“The Vietnam War produced a remarkable record of thousands of works of fiction and nonfiction, significantly more books than about any other American conflict in history.”
By Mark H. Massé
WARRIOR VOICES have resonated through the millennia, from the earliest historical accounts. War stories have been a staple of literature, documenting courage under fire, cruelty to others and self, and the toll that haunts veterans long after their military service has ended.
The Vietnam War produced a remarkable record of thousands of works of fiction and nonfiction, significantly more books than about any other American conflict in history.
New Yorker staff writer Dexter Filkins states that the best Vietnam War literature “captured the ways the conflict splintered the psyches of the men who fought it and how it rattled around in their minds, and in the minds of the people who loved them, long after the fighting ended.”
Any ranking of literature about the war is admittedly subjective. Yet one would be hard-pressed to challenge the following listing of seminal books about America’s conflict in South East Asia.
Twenty-seven years after it was first published in 1990, TTTC remains popular on high school and university reading lists. Though some consider this O’Brien’s memoir, in part because the narrator’s name is the same as the author, it is a work of fiction. Michael Herr, the author of the groundbreaking 1977 book Dispatches, was prophetic when he blurbed TTTC as “a heartbreaking and healing masterpiece; time will make it a classic.” Literary critic Ken Lopez, compiler of a comprehensive list of the best novels about the conflict, noted that O’Brien’s book was “worthy of comparison to Stephen Crane‘s Civil War classic, The Red Badge of Courage. A simple tale told from the perspective of one foot-soldier, that rings with authenticity and universality.”
Described as an epic war novel as was James Webb’s Fields of Fire (1978) and John Del Vecchio’s The 13th Valley (1982), Matterhorn (2009) is unique in that it was published some 36 years after the U.S. troops left Vietnam in 1973. The book was written by a highly decorated Marine veteran, Rhodes Scholar and graduate of Yale University. Matterhorn’s realistic narrative focuses on internal conflicts within the ranks, such as racial tension, competing ambitions, and duplicitous superior officers. But the classic tale is driven by the “all-consuming terror of combat” and its universal war themes of “courage, camaraderie, and sacrifice.”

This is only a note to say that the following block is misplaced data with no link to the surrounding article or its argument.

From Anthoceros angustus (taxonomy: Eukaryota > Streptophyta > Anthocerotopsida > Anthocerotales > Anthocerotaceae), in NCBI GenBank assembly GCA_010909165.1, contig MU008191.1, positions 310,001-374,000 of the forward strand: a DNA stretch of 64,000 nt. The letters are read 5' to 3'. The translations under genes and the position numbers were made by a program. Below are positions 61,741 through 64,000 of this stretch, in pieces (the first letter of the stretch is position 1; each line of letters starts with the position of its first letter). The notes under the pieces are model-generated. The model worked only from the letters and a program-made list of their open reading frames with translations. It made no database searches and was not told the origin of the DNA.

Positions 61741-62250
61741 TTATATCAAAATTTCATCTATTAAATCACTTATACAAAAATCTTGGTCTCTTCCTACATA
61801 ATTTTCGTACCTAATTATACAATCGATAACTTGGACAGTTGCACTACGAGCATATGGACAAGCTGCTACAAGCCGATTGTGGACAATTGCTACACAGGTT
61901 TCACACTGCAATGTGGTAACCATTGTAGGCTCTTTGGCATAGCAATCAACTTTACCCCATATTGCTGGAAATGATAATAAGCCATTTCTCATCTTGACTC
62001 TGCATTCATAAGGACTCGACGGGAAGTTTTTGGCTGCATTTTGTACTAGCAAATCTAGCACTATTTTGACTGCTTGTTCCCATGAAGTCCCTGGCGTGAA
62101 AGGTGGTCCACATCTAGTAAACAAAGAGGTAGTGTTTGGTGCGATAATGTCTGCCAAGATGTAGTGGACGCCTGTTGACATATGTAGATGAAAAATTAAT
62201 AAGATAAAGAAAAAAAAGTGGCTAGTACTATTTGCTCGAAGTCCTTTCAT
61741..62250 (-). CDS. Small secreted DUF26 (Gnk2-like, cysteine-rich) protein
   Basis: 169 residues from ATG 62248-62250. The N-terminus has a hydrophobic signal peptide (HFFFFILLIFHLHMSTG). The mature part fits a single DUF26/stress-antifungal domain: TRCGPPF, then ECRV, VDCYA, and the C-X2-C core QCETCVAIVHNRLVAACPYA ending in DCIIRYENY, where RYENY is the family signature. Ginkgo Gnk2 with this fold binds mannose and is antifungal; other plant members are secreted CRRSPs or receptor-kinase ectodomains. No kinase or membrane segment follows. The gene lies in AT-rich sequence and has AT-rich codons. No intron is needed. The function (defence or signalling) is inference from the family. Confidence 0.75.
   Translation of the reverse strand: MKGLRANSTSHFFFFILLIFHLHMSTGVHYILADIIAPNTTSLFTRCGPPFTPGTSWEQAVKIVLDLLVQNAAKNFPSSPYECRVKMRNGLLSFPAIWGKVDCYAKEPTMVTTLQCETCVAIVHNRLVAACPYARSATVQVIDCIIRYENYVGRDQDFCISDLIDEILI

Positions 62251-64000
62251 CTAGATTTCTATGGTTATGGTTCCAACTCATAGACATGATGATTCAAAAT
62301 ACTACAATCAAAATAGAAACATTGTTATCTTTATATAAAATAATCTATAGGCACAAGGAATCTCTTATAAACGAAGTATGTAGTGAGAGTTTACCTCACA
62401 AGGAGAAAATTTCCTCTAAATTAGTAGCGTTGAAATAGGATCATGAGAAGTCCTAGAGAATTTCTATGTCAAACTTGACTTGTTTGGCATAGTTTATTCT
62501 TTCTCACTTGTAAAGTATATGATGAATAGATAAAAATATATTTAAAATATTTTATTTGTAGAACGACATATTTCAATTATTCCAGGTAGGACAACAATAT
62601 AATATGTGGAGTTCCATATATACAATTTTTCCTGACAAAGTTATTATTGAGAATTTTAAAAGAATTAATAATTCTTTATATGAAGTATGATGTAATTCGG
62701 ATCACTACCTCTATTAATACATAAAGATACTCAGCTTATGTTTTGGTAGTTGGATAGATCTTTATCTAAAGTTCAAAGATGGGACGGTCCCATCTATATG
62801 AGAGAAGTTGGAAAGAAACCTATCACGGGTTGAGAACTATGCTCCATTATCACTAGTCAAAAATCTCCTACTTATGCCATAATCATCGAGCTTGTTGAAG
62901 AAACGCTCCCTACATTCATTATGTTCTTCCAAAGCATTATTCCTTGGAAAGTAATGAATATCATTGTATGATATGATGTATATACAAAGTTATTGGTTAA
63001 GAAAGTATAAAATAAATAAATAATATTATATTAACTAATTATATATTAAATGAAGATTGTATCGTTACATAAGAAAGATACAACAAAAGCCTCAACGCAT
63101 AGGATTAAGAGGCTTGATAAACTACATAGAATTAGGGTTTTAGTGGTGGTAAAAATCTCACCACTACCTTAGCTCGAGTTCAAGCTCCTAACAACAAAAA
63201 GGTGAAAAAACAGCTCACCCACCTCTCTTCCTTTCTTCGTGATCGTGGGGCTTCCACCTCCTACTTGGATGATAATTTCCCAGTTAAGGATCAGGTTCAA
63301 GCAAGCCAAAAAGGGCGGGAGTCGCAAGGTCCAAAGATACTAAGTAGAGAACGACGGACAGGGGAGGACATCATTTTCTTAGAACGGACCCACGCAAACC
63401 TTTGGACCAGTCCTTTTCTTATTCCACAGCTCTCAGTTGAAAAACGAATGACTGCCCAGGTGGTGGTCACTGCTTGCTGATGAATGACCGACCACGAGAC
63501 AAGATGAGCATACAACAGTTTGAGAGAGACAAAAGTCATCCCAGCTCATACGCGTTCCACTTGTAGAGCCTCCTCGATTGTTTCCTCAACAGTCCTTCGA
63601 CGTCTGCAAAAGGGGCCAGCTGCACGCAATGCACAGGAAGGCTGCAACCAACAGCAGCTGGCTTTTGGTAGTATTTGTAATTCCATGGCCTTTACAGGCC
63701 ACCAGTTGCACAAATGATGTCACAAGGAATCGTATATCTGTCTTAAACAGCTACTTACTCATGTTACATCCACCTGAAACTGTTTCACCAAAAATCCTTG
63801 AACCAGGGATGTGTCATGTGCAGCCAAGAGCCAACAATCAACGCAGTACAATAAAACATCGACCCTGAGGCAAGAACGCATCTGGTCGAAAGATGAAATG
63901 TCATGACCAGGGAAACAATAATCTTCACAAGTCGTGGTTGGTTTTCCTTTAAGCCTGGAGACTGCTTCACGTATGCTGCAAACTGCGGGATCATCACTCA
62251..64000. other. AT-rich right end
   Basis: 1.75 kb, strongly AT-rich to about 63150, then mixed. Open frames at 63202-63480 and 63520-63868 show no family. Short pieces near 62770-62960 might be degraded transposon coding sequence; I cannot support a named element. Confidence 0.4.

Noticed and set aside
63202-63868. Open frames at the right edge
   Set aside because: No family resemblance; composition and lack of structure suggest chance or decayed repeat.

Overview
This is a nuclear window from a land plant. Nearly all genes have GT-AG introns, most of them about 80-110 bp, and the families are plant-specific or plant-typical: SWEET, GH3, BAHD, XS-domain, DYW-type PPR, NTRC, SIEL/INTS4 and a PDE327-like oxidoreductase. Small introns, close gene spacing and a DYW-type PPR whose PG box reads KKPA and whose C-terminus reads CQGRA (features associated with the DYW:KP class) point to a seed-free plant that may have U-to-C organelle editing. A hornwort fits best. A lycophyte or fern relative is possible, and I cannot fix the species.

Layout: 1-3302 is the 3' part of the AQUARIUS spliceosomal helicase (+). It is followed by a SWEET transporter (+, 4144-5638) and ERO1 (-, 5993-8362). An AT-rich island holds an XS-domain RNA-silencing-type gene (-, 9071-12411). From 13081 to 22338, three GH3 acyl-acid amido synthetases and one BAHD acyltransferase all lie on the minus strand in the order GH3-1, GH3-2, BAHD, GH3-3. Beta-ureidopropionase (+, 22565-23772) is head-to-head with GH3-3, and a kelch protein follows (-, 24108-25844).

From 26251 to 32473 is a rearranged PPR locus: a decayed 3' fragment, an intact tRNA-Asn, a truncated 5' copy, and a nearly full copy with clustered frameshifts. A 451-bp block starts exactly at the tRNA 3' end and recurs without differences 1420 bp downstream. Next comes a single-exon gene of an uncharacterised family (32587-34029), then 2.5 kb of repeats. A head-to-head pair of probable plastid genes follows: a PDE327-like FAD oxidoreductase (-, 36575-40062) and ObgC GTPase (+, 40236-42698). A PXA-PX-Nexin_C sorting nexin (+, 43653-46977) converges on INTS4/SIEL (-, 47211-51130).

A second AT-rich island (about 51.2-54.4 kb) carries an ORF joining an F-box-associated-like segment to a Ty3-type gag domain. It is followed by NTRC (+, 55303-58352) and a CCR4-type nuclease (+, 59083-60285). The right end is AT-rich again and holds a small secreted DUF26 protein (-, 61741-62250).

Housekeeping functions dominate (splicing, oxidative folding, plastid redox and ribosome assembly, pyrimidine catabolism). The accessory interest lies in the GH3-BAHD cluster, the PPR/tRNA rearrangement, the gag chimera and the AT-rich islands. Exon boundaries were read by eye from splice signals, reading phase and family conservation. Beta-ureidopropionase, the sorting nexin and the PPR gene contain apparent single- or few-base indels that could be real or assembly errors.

Some listings of Vietnam War literature, such as The Guardian’s book blogger Mark Hooper, rank Herr’s book as the penultimate text on “men and war in our time” (John le Carré). Originally conceived as a novel by Esquire and Rolling Stone freelancer Herr, the book was published as an impressionistic work of nonfiction, a “hallucinatory” war story that inspired Vietnam War films such as Apocalypse Now. Herr was praised for his courage in accompanying troops into harm’s way in major battles and fire zones. But he paid a severe price for his vivid war reportage with debilitating post-traumatic stress upon his return to the States.
2017 marks the 40th anniversary of this compelling memoir by Caputo about his experiences as a platoon leader and 2nd Lieutenant, U.S. Marine Corps, in Vietnam, 1965-66. The author described it as “simply a story about war, about the things men do in war and the things war does to them.” In 1977, William Styron in the New York Review of Books wrote: “Caputo’s troubled, searching meditations on the love and hate of war, on fear, and the ambivalent discord warfare can create in the hearts of decent men, are among the most eloquent I have read in modern literature.” Today, the Goodreads website praises Caputo’s book, noting that “in the literature of war that stretches back to Homer, it has also taken its place as an esteemed classic to rank alongside All Quiet on the Western Front and The Naked and the Dead.”
According to Goodreads, the book, which was originally published in the U.S. in 1956 and twice adapted to film, “remains a terrifying and prescient portrait of innocence at large.” Fowler is a jaded Brit reporter who encounters Pyle, a young U.S. intelligence agent on a dangerous mission to Saigon, where the French Army struggles against the Viet Minh guerrillas. Pyle’s idealistic policies “blunder into bloodshed,” and Fowler finds it impossible not to intervene. But his motives are suspect because Pyle has fallen in love with Fowler’s beautiful Vietnamese mistress.
MARK H. MASSÉ (www.markmasse.com) is author of Vietnam Warrior Voices (2017), Trauma Journalism: On Deadline in Harm’s Way (2011), Inspired to Serve: Today’s Faith Activists (2004) and three novels (Honor House [pub. pend.], Whatever Comes and Delamore’s Dreams) A longtime freelancer, he has written for national and international periodicals. Massé is a professor of literary journalism at Ball State University. He has degrees from the University of Oregon and Miami University (Ohio).